Saturday, August 20, 2016

Homer for the Halibut.

It feels as if we were just in Homer... oh wait! We were. This time, however, we took an entirely different route. Instead of skirts and jewelry, we donned fishing vests and Bogs and took to the high seas to catch us some fish.

As you know, I'm the type of girl who loves to get dressed up, but entice me with a day on the ocean to fish, and I just as quickly change into my boat clothes, skip the makeup, and feel entirely comfortable smelling like fish instead of Chanel.

It's one of the best ways to really get into Alaskan life and I always have a ball on the boat.

Let me paint you a picture of what it's like to boat out on Kachemak Bay. Sit back, relax, and hopefully you'll become inspired to visit someday!

At the start of the morning, I woke to the delightful smell of French toast and sausage. We had to get up extra early to perfect our timing with the tide. Those are very important to keep an eye on, for you can't just go out and expect to catch some fish without knowing the waters in which you're fishing!

We hit the road and headed up. I woke as we were pulling into the parking lot, and after donning multiple layers, I made my way down the ramp and to our slot where the Proud Mary stood waiting, anxious to get out.

Homer harbor has a plethora of boats, including a few from the very popular tv show, Deadliest Catch. If you look closely, you'll recognize the SAGA.

Not a bad day to be on the water, am I right?

Well... not quite. The intriguing thing about Alaskan waters is that you can go from smooth sailing, to up and down smooth lumps, to choppy chunky waves in a matter of minutes. Today proved to be a perfect example and on the latter half of our boat ride, we were splashing our way through rough cutting waves, stopping about five miles outside of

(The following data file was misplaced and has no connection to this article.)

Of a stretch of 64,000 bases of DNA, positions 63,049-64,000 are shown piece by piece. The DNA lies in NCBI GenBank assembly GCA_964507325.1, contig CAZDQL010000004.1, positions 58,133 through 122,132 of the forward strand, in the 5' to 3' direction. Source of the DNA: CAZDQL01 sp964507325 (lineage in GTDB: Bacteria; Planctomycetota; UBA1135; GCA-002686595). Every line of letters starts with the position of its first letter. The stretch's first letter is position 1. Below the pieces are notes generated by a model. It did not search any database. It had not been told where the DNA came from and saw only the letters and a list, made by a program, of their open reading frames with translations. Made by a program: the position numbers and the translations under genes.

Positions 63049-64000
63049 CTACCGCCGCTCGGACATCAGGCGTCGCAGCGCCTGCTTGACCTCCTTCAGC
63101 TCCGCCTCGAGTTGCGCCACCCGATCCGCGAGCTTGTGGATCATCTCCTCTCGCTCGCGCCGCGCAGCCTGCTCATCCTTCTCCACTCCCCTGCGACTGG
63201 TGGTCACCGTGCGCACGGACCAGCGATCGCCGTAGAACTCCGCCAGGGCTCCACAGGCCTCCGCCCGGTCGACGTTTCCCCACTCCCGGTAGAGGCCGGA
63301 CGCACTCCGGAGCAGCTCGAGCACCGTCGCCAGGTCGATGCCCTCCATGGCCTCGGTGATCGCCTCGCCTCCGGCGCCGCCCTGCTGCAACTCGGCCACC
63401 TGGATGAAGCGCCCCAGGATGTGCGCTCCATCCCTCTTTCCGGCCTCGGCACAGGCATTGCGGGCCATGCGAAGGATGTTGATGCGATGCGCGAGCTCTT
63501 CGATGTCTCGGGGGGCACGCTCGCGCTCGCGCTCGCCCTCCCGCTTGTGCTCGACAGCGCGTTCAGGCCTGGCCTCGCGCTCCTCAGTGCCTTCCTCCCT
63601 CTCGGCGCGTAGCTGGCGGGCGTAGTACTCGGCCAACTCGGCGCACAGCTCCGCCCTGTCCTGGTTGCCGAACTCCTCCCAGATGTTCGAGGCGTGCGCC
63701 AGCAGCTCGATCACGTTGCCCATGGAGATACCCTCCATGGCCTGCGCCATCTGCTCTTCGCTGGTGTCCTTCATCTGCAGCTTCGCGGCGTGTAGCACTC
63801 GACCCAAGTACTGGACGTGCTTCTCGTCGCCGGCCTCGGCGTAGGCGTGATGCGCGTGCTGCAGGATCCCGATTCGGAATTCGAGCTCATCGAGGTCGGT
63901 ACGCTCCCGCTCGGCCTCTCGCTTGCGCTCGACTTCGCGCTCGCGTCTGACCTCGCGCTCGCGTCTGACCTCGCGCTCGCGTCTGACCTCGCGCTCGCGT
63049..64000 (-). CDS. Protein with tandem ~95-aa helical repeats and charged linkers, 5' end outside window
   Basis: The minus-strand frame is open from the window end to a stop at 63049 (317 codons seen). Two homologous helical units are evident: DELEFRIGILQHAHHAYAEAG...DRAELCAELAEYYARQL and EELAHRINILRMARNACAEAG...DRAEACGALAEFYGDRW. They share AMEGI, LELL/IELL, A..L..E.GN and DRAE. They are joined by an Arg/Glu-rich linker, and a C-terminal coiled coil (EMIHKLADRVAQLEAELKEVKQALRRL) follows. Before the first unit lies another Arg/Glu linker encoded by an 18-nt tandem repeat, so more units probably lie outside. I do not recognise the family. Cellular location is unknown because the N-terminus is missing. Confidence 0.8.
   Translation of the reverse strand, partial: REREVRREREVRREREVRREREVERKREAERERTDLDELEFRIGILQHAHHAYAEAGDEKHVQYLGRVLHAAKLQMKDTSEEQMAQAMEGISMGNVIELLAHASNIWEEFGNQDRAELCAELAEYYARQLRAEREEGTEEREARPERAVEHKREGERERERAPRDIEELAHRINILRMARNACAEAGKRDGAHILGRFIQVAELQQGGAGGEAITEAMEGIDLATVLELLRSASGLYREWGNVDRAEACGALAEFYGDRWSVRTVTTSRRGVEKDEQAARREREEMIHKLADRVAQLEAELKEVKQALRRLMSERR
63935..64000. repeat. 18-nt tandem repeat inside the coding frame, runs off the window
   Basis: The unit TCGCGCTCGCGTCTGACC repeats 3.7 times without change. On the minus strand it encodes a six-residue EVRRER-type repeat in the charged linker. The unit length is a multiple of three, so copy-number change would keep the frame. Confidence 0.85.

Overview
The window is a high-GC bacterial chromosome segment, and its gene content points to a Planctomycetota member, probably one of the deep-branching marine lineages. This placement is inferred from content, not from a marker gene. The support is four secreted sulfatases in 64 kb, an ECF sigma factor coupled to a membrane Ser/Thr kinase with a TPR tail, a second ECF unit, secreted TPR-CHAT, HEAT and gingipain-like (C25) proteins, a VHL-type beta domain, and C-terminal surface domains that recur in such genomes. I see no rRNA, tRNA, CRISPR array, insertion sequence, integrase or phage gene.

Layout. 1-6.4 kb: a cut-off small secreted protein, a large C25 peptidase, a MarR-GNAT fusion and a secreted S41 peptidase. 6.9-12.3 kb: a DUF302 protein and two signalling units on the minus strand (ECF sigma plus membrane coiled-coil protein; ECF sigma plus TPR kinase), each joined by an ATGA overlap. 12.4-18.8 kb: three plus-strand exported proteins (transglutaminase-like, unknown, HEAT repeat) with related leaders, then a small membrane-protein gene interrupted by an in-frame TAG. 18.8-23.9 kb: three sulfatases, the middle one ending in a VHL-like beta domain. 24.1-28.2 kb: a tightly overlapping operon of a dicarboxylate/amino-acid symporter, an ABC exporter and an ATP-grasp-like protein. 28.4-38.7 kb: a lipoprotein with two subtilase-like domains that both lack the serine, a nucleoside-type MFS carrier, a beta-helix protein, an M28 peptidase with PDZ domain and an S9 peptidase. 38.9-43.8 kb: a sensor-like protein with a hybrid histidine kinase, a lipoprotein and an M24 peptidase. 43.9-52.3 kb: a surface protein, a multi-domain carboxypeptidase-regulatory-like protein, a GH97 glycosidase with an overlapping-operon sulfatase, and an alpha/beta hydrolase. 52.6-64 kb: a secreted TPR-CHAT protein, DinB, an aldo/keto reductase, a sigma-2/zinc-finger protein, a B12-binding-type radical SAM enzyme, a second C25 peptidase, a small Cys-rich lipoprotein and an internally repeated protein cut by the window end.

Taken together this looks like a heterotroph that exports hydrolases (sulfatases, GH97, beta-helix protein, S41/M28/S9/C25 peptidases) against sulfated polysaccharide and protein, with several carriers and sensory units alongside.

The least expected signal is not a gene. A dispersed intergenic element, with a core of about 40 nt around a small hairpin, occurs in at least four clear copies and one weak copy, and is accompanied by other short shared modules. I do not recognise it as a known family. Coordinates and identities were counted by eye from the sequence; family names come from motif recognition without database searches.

The waves continued to sway the boat back and forth, but as what usually happens with fishing, you get used to the rhythmic swells and pretty soon, you're a natural surfer riding them waves.

Our rods weren't in five minutes before Grandma pulled up the first fish. Unfortunately, it was a not so lovely Irish Lord, and so we quickly tossed that baby back into the waves. Good riddance!

See what I mean?

Nice view of Mt. Iliamna there in the background..

Dad picked a lucky spot (after all, the captain is always right) and for the majority of the morning, we were reeling in 'buts left and right.

Captain Krull, always the mature one..

I think the reason I love halibut fishing so much (besides the fact that it's on the ocean, my favorite place on earth) is the accomplishment one gets when that white belly finally surfaces at the end of your hook. You have the line set some two hundred feet down in the moving swells and there's this impending anticipation you get while waiting for the tip of the pole to bob bob down. With that halibut munching on your herring bait, you rush over, yank the pole out of the holder, and proceed to reel this heavy fighting halibut in, two pound weight, moving currents, and two hundred feet of water fighting against you. But then, after all those difficult turns of the reel, you see the fish below the surface and the feeling is of utter accomplishment and happiness.

You're not a true fisherman without a little bit of blood at the tip of your nose. Needless to say, we had some fighters today!

And then we had a sleeping snoozer: Mom. She was our camerawoman for the day, so she did her part!

All in all, we successfully reeled in our limit. And of course had the freshest of halibut burgers for dinner.

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